Everton went to the Etihad this afternoon with an unusual lineup, thanks in large part to the absence of Idrissa Gueye. Dominic Calvert-Lewin and Kurt Zouma entered the XI for Theo Walcott and Gana, which meant that the Blues lined up in a back five formation.
It didn’t help.
In the end, Everton suffered from from the same malady that has stricken them in previous matches against the top six this season. They created enough chances in attack to be competitive, but didn’t convert them. They made a number of individual errors at the back, which City took advantage of.
Andre Gomes and Gylfi Sigurdsson did not do a good job of dealing with Manchester City’s pressure, and Yerry Mina had a very poor performance alongside Michael Keane and Kurt Zouma. The Colombian’s errors led to Gabriel Jesus’ opening goal and contributed to Raheem Sterling’s marker later on. Jordan Pickford was at fault for neither, despite what some mouth breathing Twitter users would lead you to believe - not much he can do from point-blank headers a few yards out.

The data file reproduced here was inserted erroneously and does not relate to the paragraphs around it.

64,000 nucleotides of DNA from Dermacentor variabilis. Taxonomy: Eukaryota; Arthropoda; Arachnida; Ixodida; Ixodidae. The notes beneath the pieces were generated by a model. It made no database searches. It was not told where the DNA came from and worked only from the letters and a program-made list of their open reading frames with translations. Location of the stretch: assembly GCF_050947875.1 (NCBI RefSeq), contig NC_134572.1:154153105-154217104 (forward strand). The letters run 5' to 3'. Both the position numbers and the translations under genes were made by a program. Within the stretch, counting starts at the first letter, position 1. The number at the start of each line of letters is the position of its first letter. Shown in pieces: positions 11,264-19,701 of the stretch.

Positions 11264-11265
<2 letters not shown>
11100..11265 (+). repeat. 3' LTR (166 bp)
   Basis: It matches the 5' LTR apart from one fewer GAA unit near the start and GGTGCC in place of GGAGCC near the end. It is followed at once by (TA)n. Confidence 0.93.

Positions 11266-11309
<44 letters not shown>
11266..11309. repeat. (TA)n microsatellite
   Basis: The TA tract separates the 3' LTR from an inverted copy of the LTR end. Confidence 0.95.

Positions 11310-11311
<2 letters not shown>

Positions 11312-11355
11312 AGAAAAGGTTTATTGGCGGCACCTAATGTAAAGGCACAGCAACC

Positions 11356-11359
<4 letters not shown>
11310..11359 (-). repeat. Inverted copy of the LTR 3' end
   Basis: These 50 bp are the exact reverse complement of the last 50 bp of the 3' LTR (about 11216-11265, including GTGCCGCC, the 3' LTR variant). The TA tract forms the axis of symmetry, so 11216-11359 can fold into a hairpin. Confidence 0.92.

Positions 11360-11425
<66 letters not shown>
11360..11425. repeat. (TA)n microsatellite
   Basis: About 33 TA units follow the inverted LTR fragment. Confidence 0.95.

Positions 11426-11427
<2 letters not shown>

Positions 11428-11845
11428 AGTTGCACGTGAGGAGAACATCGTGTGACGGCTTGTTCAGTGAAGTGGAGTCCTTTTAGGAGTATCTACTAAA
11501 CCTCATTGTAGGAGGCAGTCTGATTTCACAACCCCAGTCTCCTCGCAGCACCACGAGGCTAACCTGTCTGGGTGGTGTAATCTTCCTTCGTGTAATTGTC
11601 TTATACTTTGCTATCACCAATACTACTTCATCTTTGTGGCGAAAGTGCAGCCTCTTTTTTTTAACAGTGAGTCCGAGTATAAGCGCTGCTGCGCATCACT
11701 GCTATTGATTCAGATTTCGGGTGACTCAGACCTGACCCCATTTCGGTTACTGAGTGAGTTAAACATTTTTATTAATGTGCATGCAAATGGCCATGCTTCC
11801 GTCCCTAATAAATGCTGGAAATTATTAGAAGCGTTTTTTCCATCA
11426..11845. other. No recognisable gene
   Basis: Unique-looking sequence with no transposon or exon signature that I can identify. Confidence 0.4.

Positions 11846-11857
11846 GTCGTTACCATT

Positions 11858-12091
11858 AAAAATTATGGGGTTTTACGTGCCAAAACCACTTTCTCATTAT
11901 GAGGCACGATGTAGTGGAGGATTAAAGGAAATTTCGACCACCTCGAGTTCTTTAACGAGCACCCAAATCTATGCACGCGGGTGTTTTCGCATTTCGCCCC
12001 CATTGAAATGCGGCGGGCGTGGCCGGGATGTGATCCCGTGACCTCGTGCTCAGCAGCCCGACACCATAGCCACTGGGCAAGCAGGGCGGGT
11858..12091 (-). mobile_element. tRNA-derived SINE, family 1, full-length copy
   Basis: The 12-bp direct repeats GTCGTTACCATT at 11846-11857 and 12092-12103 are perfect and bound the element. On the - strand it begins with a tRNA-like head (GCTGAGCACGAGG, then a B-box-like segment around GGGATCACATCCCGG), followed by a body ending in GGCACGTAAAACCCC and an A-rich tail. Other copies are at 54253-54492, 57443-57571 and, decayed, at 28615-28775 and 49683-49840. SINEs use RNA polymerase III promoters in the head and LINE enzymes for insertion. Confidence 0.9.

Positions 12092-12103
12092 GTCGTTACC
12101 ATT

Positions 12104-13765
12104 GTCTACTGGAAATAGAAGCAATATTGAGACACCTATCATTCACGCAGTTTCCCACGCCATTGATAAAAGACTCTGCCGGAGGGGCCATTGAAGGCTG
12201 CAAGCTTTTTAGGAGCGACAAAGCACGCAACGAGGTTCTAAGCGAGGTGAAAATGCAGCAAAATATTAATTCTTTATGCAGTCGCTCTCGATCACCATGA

Truth be told, Everton really could have overcome some of the defensive mistakes with more composure in front of goal. Richarlison took three horrible shots on three glorious chances, and Dominic Calvert-Lewin was slightly offside very early on in an instance where he could have had a goal.
The Blues showed some impressive fight late on, even going so far as to get it back to 2-1 on Dominic Calvert-Lewin’s powerful header. It simply wasn’t enough, and listen up: that’s okay.
Sure, there were some regrettable occurrences and performances, but Everton did some good things in this game. There is zero shame in losing a competitive game on the road at the best team in Europe. It does not mean that Marco Silva did a bad job, or that the season is off the rails.
Spurs, on the other hand, are quite beatable, so everyone just calm down.